In studies of individuals with different forms of dystonia (see Dystonia Overview) and unclassified movement disorders, a high proportion of those individuals with the typical phenotype (early-onset isolated dystonia starting in limb and then generalizing) have the TOR1A c.907_909delGAG deletion [Kamm et al 1999, Klein et al 1999, Ozelius & Bressman 2011].

Dopa-responsive dystonia (GCH1), DYT6 (THAP1) dystonia, and DYT25 (GNAL) dystonia [Fuchs et al 2013] can cause clinical phenotypes similar to that of DYT1 dystonia.

Other, as-yet unidentified genetic forms of autosomal dominant early-onset dystonia also exist [Valente et al 2001, Fasano et al 2006].

Early-onset isolated dystonia can also be inherited in an autosomal recessive manner. Biallelic pathogenic variants in HPCA have been identified in individuals with this form of dystonia [Charlesworth et al 2015].

The following findings tend to exclude a diagnosis of DYT1 dystonia [Bressman et al 1997, Bressman & Greene 2000, Albanese et al 2006]:

  • Onset in adulthood (especially age >40 years)
  • Isolated focal or segmental cervical-cranial dystonia, including:
    • Spasmodic torticollis (cervical dystonia)
    • Spasmodic dysphonia (laryngeal dystonia resulting in either broken and strangled or breathy speech)
    • Blepharospasm (involuntary eye closure), which may also include contractions of other facial muscles
    • Oromandibular dystonia (the jaw is held open or shut)
  • Dramatic improvement with levodopa therapy suggests the diagnosis of dopa-responsive dystonia (DRD). DRD is an early-onset form of dystonia caused primarily by heterozygous mutation of GCH1. Individuals with DRD have near-resolution of symptoms with low-dose levodopa. Another cause of early-onset dystonia that responds to levodopa is juvenile-onset Parkinson disease caused by biallelic pathogenic variants in PRKN (PARK2) (see Parkin Type of Early-Onset Parkinson Disease).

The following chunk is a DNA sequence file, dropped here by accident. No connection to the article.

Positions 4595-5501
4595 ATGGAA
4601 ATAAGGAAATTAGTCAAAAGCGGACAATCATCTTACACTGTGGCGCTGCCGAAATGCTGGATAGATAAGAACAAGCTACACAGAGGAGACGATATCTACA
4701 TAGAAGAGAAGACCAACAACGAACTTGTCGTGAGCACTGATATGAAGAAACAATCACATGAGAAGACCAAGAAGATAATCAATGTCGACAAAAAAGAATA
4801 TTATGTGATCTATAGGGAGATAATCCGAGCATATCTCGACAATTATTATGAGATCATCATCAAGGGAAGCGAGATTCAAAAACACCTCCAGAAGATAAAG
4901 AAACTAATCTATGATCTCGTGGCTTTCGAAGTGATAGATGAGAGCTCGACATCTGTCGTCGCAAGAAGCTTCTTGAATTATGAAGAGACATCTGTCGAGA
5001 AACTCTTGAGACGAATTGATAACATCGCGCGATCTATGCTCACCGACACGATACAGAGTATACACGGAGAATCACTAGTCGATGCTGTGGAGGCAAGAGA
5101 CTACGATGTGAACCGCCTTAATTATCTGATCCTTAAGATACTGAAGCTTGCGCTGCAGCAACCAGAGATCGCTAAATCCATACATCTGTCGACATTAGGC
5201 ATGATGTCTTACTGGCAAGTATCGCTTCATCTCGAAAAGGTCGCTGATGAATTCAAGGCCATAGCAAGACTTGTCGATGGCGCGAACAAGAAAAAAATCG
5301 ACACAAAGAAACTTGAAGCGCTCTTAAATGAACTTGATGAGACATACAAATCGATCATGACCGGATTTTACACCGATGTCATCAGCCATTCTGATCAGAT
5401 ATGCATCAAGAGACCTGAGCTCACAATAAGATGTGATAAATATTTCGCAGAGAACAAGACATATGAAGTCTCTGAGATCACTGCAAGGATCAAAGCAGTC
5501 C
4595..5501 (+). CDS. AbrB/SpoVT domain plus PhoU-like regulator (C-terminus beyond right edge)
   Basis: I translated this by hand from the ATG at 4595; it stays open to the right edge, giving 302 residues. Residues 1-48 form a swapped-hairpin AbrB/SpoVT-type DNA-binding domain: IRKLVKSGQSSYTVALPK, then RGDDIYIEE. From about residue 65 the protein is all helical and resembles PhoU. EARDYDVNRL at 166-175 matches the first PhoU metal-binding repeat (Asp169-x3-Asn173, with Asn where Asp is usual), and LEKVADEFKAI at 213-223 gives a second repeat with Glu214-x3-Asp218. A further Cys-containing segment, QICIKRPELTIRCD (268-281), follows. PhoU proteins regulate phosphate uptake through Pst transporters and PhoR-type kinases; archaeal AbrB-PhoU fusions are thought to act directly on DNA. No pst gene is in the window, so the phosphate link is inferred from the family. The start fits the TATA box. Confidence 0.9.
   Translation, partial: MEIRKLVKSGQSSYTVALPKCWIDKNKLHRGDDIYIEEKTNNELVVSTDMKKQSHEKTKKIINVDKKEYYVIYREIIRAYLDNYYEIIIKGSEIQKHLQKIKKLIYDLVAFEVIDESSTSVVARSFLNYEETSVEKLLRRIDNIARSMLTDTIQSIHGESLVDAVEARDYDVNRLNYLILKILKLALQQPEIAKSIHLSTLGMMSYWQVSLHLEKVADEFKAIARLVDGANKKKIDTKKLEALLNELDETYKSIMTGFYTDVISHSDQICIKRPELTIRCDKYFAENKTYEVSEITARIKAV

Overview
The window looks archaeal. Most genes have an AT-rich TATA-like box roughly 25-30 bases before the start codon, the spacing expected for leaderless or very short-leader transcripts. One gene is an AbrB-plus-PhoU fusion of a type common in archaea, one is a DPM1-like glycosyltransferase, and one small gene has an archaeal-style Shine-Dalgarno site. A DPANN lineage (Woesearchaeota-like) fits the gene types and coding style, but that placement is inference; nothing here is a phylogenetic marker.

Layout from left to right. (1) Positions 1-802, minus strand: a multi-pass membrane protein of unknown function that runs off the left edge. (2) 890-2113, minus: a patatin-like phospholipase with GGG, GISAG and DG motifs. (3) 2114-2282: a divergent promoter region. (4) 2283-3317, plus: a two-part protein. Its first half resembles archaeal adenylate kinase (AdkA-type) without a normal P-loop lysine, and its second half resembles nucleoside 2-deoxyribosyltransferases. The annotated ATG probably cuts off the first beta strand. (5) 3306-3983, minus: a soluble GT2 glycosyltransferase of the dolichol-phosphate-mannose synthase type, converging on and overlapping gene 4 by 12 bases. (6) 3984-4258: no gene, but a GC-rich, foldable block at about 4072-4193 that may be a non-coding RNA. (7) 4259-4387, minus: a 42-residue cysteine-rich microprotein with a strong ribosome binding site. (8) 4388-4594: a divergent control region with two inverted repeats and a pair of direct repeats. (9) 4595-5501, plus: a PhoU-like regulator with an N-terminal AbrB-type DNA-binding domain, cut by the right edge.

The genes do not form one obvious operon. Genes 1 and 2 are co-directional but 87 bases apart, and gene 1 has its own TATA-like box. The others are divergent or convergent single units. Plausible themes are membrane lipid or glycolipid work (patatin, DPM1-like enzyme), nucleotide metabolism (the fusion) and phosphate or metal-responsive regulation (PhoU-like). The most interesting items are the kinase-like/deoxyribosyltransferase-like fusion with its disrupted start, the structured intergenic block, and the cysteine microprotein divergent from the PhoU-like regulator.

• Abnormal brain CT examination or MRI examination
  • Additional abnormalities on neurologic examination. Findings other than dystonia are indicative of a combined rather than isolated dystonia. Combined dystonia can be due to a genetic or acquired etiology (see Dystonia Overview).
  • A history that suggests an acquired cause of dystonia, such as exposure to neuroleptics or other dopamine-blocking drugs (tardive dystonia), perinatal ischemia/injury, stroke, cerebral trauma, or encephalitis
  • Presence of inconsistent weakness, non-physiologic sensory findings, or incongruous movements that suggest a psychogenic basis.


Evaluations Following Initial Diagnosis

To establish the extent of disease and needs in an individual diagnosed with DYT1 early-onset isolated dystonia, the following evaluations are recommended:

  • Thorough history, including family history
  • General physical examination
  • Neurologic examination. The standard scale used to measure the clinical extent of dystonia is the Burke-Fahn-Marsden rating scale.
  • If evidence of psychiatric problems (especially depression) exist, consideration of psychiatric assessment
  • Consultation with a clinical geneticist and/or genetic counselor
  • Consideration of occupational and/or physical therapy evaluation

Treatment of Manifestations

Treatment is aimed at relieving symptoms [Albanese et al 2011, Lubarr & Bressman 2011, Bertucco & Sanger 2015, Dressler et al 2016, Shanker & Bressman 2016].

Oral medications are usually tried first:

  • Anticholinergics (e.g., trihexyphenidyl)
    • Trihexyphenidyl can be titrated to high doses (in the range of 100 mg/day) in children, who tend to tolerate high doses better than adults.
    • Anticholinergic side effects, particularly cognitive effects, must be monitored closely. Pyridostigmine can be used to counter anticholinergic side effects, but does not improve cognitive side effects.
  • Baclofen (Lioresal®)
  • Benzodiazepines
  • Other medications including levodopa, antiepileptics, and dopamine-depleting agents; these have been used to treat dystonia with variable effects.

Botulinum toxin injections directly into dystonic muscles are generally the treatment of choice for adult-onset focal dystonias. For individuals with more widespread dystonia in whom specific muscle groups produce disabling symptoms, such injections may also be helpful and are often used in combination with oral medications.

If medications fail